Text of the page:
Femke Batsleer

Drs. Femke Batsleer
Terrestrial Ecology Unit
Department of Biology
Ghent University
K.L. Ledeganckstraat 35
9000 Gent Belgium

Phone: +32 (0)9 264 52 93
E-mail: femke.batsleer@ugent.be

The spatial ecology of a highly endangered host-parasite interaction

Movements at small spatiotemporal scales determine home range or territories, while long-distance dispersal leads to gene flow and metapopulation dynamics. Movement is thus a central life history trait that eventually determines persistence at several hierarchical spatial and temporal scales. My research is focused on studying the mobility of the digger wasp Bembix rostrata and its parasite at different spatial and temporal scales.

Bembix rostrata (Harkwesp in Dutch) is a specialised, highly philopatric, gregariously nesting digger wasp (Hymenoptera: Crabronidae) found in sandy regions in Europe. The females of this species show a high level of brood care: they bring flies to provision their larvae in their burrows in the sand. A broodparasitic fly species deposit its maggots on the provisioned prey of the females. My main study area is located at the Belgian West-coast, covering dune areas from De Panne to Nieuwpoort.

My research has 3 major subdivisions by scale:

  • At the regional (highest spatial and temporal) scale, I will use a landscape genetic approach to understand the nature of dispersal for both Bembix rostrata and its parasite. At the same spatial scale, metapopulation dynamics of colonies will be studied and modelled, using an explicit landscape context.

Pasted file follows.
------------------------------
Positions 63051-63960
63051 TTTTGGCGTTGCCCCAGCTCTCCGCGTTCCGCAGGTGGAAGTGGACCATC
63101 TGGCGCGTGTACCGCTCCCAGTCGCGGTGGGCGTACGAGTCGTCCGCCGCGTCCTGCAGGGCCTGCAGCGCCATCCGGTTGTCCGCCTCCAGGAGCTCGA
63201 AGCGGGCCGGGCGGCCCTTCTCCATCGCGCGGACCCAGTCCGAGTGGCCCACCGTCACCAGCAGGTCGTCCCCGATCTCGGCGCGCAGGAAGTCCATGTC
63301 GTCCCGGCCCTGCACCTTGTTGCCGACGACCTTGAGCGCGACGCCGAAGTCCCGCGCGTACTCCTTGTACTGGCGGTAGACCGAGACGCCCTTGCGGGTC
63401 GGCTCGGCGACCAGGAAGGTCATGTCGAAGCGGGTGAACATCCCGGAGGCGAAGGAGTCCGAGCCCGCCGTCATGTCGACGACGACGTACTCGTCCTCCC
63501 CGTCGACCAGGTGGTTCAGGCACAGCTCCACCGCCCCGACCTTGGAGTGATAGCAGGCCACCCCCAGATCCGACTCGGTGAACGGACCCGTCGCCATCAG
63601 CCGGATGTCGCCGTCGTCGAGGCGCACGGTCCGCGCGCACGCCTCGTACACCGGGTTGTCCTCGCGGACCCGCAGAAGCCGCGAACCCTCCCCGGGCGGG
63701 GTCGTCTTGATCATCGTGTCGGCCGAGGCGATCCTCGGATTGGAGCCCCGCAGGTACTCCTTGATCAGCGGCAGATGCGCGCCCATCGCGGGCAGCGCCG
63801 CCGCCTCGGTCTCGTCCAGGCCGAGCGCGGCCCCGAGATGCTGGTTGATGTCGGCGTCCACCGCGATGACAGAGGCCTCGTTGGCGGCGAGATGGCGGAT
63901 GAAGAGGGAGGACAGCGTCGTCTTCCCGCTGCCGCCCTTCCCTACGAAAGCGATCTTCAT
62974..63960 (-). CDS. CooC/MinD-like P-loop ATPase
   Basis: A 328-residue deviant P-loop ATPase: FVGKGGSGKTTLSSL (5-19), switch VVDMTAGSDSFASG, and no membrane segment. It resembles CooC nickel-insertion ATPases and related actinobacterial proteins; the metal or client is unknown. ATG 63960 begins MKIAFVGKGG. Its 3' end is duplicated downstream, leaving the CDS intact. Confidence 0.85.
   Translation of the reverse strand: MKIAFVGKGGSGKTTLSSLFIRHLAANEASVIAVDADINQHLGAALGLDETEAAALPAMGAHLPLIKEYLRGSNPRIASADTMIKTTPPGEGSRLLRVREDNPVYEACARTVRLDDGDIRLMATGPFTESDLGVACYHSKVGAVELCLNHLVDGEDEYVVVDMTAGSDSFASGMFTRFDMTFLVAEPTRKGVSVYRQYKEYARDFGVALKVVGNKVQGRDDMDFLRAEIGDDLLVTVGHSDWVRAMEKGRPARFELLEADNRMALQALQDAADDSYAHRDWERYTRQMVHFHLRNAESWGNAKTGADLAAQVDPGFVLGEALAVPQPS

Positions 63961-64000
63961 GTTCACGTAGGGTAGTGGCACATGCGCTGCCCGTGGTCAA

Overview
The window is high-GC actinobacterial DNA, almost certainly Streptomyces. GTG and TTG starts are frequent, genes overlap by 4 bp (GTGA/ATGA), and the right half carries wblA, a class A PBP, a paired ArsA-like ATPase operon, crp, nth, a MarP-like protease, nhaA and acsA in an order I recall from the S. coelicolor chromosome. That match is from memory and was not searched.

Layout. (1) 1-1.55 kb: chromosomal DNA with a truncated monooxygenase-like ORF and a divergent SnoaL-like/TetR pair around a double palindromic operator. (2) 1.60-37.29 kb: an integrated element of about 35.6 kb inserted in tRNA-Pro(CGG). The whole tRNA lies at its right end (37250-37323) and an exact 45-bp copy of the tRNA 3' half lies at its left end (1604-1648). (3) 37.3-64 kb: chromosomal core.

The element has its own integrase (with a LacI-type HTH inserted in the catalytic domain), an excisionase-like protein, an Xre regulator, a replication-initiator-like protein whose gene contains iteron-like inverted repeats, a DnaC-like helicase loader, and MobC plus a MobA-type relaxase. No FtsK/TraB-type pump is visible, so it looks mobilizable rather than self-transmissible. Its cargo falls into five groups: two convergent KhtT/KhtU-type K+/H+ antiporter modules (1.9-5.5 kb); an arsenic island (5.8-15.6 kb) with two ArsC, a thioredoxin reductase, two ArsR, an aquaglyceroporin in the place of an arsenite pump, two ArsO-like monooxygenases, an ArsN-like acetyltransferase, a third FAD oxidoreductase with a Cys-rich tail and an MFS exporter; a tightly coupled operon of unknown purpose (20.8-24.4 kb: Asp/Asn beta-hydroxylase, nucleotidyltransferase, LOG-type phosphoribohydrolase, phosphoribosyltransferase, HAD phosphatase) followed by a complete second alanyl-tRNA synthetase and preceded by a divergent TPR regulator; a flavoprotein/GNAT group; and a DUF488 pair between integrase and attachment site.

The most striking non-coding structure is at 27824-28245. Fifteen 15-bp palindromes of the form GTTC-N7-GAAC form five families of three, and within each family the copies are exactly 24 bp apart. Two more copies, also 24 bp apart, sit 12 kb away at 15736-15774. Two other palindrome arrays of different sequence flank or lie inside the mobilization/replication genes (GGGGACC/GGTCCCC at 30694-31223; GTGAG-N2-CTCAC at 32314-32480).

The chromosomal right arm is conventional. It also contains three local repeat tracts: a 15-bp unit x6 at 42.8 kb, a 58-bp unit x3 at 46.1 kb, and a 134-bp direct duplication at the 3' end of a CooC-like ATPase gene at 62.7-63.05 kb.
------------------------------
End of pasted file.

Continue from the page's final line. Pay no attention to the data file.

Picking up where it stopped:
• At the local scale, I will study the spatial patterns of nest aggregates, examining both bottom-up and top-down regulators. The nest site suitability predicted by a microhabitat model, is defined as a bottom-up regulator, while the top-down regulator was defined by the selfish herd mechanism, in which high nest densities have lower individual chance of parasite infection. This research will also be extended with an individual based model (IBM) to go into depth of the self-organisation mechanism of nest clustering
  • At the individual scale, bet hedging and other nesting behavioural responses on parasite abundance will be studied using detailed quantification of nest provisioning, body condition and emergence rates in function of parasite abundances.

An extra focus of my research are the conservation implications for this highly endangered digger wasp.

Publication list (UGent affiliations only)